The OSC yesterday published guidance intended to assist small
mining issuers in complying with MD&A requirements.
Specifically, the notice includes a review of MD&A by
mining issuers with a market capitalization of less than $100
million and guidance in respect of MD&A disclosure.
In reviewing MD&A disclosure, the OSC ultimately
found that many smaller mining issuers continue to struggle to
provide complete and meaningful MD&A disclosure. The
OSC specifically identified a number of areas needing
improvement, namely in respect of (i) venture issuers without
significant revenue from operations not providing a breakdown of
material components of exploration and evaluation assets or
expenditures; (ii) issuers with exploration projects not discussing
and itemizing exploration expenditures; (iii) issuers with a
working capital deficiency providing only general discussion of
potential sources of financing and how they planned on continuing
operations; (iv) issuers not appropriately disclosing the
identity of the party involved in a related party transaction;
(v) issuers providing either no discussion or a generic,
unquantified discussion of liquidity risks. The report consequently
provides guidance to address the above concerns, including examples
of boilerplate disclosure contrasted with examples of more
Specifically, the notice reminds issuers
that: (i) venture issuers without significant revenues
must disclose a breakdown of the material components of exploration
and evaluation assets or expenditures, general
and administrative expenses and other materials on a
comparative basis, present E&E assets or expenditures on a
property-by-property basis and include a qualitative discussion of
those expenditure; (ii) issuers with significant projects that have
yet to generate revenue must disclose useful information for each
material property or project that is not at the development or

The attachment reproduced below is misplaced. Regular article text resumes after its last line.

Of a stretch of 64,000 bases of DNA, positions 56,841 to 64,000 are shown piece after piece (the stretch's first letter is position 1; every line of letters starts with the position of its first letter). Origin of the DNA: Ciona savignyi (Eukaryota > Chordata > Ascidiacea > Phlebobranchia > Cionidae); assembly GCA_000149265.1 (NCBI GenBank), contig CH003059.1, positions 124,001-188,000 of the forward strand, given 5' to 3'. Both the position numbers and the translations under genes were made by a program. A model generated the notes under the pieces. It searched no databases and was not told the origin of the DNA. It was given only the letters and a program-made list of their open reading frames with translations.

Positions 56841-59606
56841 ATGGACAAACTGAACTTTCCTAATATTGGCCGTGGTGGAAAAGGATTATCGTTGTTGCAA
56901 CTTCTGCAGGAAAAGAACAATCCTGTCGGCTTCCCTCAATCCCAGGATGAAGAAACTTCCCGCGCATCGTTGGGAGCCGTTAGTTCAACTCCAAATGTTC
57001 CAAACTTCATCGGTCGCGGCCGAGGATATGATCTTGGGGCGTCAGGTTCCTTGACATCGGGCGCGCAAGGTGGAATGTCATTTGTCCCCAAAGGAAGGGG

production stage; (iii) issuers with producing mines or mines
under development must include certain useful disclosure on a
property-by-property basis; (iv) to be meaningful, the discussion
of liquidity and capital resources must address in detail all
future cash requirements of an operating and capital nature and how
they will be funded; (v) investors need to understand who are
the specific parties involved in related party transactions,
the business purpose and economic substance of the transaction; and
(vi) to be meaningful, risk disclosure needs to be
entity-specific and updated regularly.
While the guidance provided is specific to the mining issuers
reviewed, the report states that the content and disclosure
examples would benefit all issuers. For more information, see OSC Staff Notice 51-722.
The content of this article is intended to provide a general
guide to the subject matter. Specialist advice should be sought
about your specific circumstances.
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Under the Income Tax Act, the Employment Insurance Act, and the Excise Tax Act, a director of a corporation is jointly and severally liable for a corporation's failure to deduct and remit source deductions or GST.
Under the Income Tax Act, the Employment Insurance Act, the Canada Pension Plan Act and the Excise Tax Act, a director of a corporation is jointly and severally liable for a corporation's failure to deduct and remit source deductions.
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